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Best Buys are selected in the table below because they work well, come from solid companies and get high marks from users. Generally, buyers can opt to assemble the bike themselves, or pay an assembly fee to their local dealer or bike shop. (Assembly usually includes installing handlebar, pedals, seat and front wheel along with tuning and adjusting.)
There remains an element of myth around them, however. For some, it's cheating; for others, it's like riding a motorbike. Neither is true. Electric bikes offer battery-powered assistance, which means the engine gives you a power boost when you pedal. While this jacks up the price, they're a simple, quick and fun way of commuting, exploring the countryside, or even going off-road.
E-bikes can be a useful part of cardiac rehabilitation programmes, since health professionals will often recommend a stationary bike be used in the early stages of these. Exercise-based cardiac rehabilitation programmes can reduce deaths in people with coronary heart disease by around 27%; and a patient may feel safer progressing from stationary bikes to e-bikes. They require less cardiac exertion for those who have experienced heart problems.
It will be of little surprise to learn that the Hanebrink all-terrain vehicle was designed by six time Mountain Bike national class champion and former U.S. National Team member Dan Hanebrink. It's based on 1993's Extreme Terrain fat tire pedal bike and is made to order at the Fortune Hanebrink workshop at Big Bear Lake, California. Echoing the philosophy of many electric assist bicycle makers, Hanebrink says: "We are not trying to replace standard bicycles, we want to replace cars and trucks."
The first functioning electric motor was displayed in the early 19th century, though the device constructed by British scientist Michael Faraday did little more than swirl a wire around a magnet when an electric charge was introduced. Still, the concept proved that electricity could do work. Functional electric motors would follow in many forms after that achievement in 1821. Soon scientists and tinkerers around the world, including visionaries such as Nikola Tesla, were experimenting with all manner of electric motors -- some worked with DC power, others with AC. By the end of the century, myriad electric motors had been produced, capable of exerting enough force with enough reliable control that they were practical for use in myriad applications.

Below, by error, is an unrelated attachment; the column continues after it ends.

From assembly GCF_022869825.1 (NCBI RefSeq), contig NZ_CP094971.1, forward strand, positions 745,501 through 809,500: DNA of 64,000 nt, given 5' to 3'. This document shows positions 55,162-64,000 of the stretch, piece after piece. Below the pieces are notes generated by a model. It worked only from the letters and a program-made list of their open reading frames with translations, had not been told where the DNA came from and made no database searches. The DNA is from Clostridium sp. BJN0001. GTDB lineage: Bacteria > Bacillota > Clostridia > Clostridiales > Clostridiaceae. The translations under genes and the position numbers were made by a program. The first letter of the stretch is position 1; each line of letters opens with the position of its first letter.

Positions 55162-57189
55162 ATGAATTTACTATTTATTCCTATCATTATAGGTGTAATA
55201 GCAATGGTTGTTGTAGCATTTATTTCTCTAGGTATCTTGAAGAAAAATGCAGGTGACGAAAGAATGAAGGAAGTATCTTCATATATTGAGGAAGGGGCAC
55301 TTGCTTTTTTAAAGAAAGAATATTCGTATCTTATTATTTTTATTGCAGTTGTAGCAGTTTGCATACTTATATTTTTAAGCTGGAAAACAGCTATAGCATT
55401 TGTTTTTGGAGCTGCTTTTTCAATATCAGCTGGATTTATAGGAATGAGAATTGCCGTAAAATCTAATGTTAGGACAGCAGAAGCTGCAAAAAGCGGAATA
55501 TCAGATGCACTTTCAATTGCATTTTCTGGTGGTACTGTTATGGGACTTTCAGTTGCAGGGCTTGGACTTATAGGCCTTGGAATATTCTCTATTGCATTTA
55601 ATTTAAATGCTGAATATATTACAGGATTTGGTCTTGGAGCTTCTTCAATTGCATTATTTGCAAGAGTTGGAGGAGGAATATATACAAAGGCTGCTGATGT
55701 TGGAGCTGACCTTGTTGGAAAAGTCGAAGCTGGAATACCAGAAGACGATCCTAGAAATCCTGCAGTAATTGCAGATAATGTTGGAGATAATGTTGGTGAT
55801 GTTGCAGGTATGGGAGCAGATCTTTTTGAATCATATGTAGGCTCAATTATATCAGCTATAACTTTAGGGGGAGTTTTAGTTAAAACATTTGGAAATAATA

The complete integration of the Optibike is achieved from the ground up with a disign focused on high performance, safety, and ease of operation. Front and rear long travel suspension with disc brakes gives the rider confidence. The fully integrated package gives the utmost in convenience allowing the rider to ride on road, off road and the up or down the steepest hills. Optibike is in a class of its own. The Monocoque frame has sleek styling and a low center of gravity for stable handling. All electronics and long-running battery are safely housed inside the frame.
You know the saying, “What you see is what you get?” That’s pretty much the case here: An e-bike or "pedal-assist" bike is a pedal bike with an integrated electric motor that adds power when you pedal. It's not like a motorcycle, moped, or motorbike, because it doesn't have a throttle or engine. Think of it like when you get the rocket boost in Mario Kart (except it lasts for more than three seconds).
But this bike isn’t just about the accessories. The powerful 48V 13Ah battery will allow you to pedal for longer, with some riders getting over 100 miles from one charge. The bike can be ridden as pedal-assist or throttle only and it’s equipped with full suspension and puncture-free Kenda tires. It folds up neatly to fit into the boot of a car or for commuting, though at 57 pounds, it’s heavy to cart around. A great value-for-money commuting bike with lots of features.
Designed for riding around town, this pedal-assist bike has four levels of electric assistance – Eco, Tour, Sport and Turbo – and a maximum assisted speed of 20 miles per hour. This is a well designed and engineered bike, with Shimano Nexus components and a Bosch Performance electric-assist mid-drive system. Front and rear lights are included, and you can even use the battery to charge your smartphone. The integrated ring-lock will help deter would-be thieves, but it’s always best to back this up with a dedicated bike lock.
This bike is designed for quick handling and high speeds, and not for comfort per se. The Focus is all about form following function. This is both good and bad: you have a bike that is sleek, powerful and nimble, but you also are going to be crouched over the front wheel for better control, gripping no-nonsense grips and riding a saddle meant for performance, not cruising.
And let’s not forget the economic advantages of owning an e-bike. The annual cost of running a new family car is, on average, about $9,000 per year. Running an electric bike costs around $400 per year. And while filling a gas tank costs around $30, recharging an electric bike battery costs only about 50 cents. A tank of gas may get you further, but not 60 times further!
As a counterbalance to the cute utilitarian bikes above, the Specialized Turbo Levo FSR Comp is a big, bad, and burly mountain bike. With 27.5-inch wheels, massive 2.8-inch tires, 150mm of travel in the front and 135mm of travel in the rear this bike is made to shred. The Specialized 1.3 Rx Trail-Tuned motor is designed specifically for off-road riding and features a double freehweel design that disengages the gear box at top speed to reduce friction while ripping downhill. The low center of gravity and stout parts make this one a relatively nimble handler that is ready for the rowdiest downhills.